• Corynne Corbett

Shenelle Mays-Smith: On What it Takes to Succeed as a Makeup Artist—from the Red Carpet to Film Sets

Updated: Nov 20


Shenelle Mays-Smith knows that beauty has always been a destination for her. Not necessarily because she dreamed about it as a child, but because others saw her talent as early as high school.


I don't know if I was necessarily thinking about the beauty industry as a child. But I do recognize that a lot of other people saw something in me that kind of told them that beauty was going to be a destination for me. And through that, they just kind of continuously reinforced it in me. I know when I graduated high school, I received a book from my theater department teacher that said "Keep reading, writing, and doing makeup."And the book was Sam Fine's "Fine Beauty". And I don't remember doing makeup in high school. I don't remember expressing an interest in makeup. But clearly it was something that was for me!


Yet, she initially set her sights on theater and it wasn't until her classmates in college were applying to graduate programs that she realized that wasn't the path for her.


I know when I graduating from college, I remember the exact moment I spoke with one of my professors. Everyone was auditioning for graduate school, preparing for thier auditions in the theater department. And I stepped outside with my professor and we had a real talk and she said, "What do you want to do?"I said, "I don't want to go to graduate school right now." She said, "I think you should go back to New York and do makeup." And literally, that's exactly what I did!

She discusses how she got her start, the value of relationships, why developing a thick skin is essential, and. why your talent alone is not enough.

[03:38]

OK. My first job, it was wasn't anything big, but it was for me about relationship. The job became something that I did for years to come. Every year in New York, up by Grant's Tomb, there is something called Harlem Fashion Week...
And I was chosen to be one of the makeup artists in that job, then set me up for working with them for the next four or five years, as well as working with one of the people that ran the Fashion Week and her clothing company.

I think my first job working with a celebrity might have been working with Danity Kane. I had a mentor who was a very strong makeup artist, and she would set up a team of other makeup artists to come in and assist her with the group of girls and getting them ready. And that was really exciting for me because at the time I was working with industry talent that was my age.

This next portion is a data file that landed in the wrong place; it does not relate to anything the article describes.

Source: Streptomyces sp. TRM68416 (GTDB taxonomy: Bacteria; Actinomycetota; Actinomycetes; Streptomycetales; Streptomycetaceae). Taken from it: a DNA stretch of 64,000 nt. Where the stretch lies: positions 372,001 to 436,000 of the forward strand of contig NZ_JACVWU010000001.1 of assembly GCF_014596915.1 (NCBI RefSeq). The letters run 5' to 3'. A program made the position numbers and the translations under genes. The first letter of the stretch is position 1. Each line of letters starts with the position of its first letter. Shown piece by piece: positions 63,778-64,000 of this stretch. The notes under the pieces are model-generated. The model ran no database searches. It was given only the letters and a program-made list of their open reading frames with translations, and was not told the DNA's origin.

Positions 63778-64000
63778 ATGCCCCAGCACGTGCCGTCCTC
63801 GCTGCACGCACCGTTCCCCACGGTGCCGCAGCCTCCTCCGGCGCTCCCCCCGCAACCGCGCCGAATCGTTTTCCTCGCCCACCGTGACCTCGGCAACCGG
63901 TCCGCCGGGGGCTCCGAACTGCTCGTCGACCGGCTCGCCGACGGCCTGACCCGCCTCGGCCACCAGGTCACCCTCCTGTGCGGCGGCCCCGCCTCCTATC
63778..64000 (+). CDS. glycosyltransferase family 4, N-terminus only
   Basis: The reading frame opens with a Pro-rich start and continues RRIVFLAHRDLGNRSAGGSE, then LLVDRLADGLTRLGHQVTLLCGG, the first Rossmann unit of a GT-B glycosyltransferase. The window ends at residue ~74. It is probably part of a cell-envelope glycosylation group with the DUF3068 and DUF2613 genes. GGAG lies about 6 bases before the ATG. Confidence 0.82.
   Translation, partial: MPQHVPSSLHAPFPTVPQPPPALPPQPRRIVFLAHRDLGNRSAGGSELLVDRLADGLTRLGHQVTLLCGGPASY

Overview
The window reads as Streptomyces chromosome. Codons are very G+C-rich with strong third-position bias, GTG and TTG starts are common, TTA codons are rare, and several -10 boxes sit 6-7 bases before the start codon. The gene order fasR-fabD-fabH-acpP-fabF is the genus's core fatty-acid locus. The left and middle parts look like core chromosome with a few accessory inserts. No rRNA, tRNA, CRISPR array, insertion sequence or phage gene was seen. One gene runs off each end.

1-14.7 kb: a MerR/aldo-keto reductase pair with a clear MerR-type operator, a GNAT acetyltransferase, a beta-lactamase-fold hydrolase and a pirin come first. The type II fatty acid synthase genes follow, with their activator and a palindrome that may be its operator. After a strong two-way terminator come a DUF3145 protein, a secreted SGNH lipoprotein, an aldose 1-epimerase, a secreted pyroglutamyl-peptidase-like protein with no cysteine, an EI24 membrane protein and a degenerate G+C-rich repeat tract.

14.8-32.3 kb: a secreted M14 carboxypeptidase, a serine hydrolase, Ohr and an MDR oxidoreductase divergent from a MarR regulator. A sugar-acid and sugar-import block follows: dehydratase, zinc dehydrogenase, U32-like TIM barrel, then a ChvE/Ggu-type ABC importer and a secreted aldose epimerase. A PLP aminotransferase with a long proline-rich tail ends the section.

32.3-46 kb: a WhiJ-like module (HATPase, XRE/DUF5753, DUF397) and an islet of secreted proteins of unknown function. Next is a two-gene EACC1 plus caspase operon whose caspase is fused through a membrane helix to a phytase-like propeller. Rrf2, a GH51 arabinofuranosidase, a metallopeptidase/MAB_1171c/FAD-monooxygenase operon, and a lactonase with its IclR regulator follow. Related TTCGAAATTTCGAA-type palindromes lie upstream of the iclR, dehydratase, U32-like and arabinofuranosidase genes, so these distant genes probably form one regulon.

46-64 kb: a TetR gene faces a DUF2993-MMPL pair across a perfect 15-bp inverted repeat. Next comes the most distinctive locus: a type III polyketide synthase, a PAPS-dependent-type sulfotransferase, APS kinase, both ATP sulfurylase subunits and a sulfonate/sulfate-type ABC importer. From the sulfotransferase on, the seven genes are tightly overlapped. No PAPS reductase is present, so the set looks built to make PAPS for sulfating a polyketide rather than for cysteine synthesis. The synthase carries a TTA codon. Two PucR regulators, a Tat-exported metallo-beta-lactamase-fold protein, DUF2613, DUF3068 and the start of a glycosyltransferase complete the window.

She also explains why for her, makeup needed to go hand-in-hand with getting her aesthetician's license.


I knew I wanted to add being an aesthetician to my skill set because I knew that being a makeup artist was just not enough. That it's great to have a love for beauty, but I think it's essential to have a love for the skin and how the skin works, because if you don't take care of the skin that you have, there is not a product that you can put on that will make it make it better.

Retail is interesting. Retail is not my favorite, but I feel that retail is a great start for any makeup artist just because as a makeup artist, you need to be able to understand a host of different products, what they do and how they work on different skin types. And I feel like retail is the best playground for that. You never know what you're going to get.

When she is looking to add makeup artists to her team, she looks for one thing besides talent. efficiency.

I look at efficiency. Look at how fast you can work. I look at mannerisms. I look at are you going to be all in the talent face? Are you going to be talking too much? We have a job to do and we can do it if we are not paying attention. If we are not focused. If we are not quiet. If we are not listening.

Another thing that is important is to develop a thick skin.


I think no one actually gave me the best career advice. I think it's what I've just learned from being in the industry, and that is to have thick skin. Nothing is personal. It's all business because you can be in this industry and you can be working every single day. And then you can stop. You could be working with one person for four or five years and then it can stop. But it didn't necessarily stop because of who you are or something you do, it's just business. And I think that those kind of shifts can often, you know, provide blows to the ego and make you doubt yourself.

Pick up these gems and so much more when you listen to all of Episode 8!

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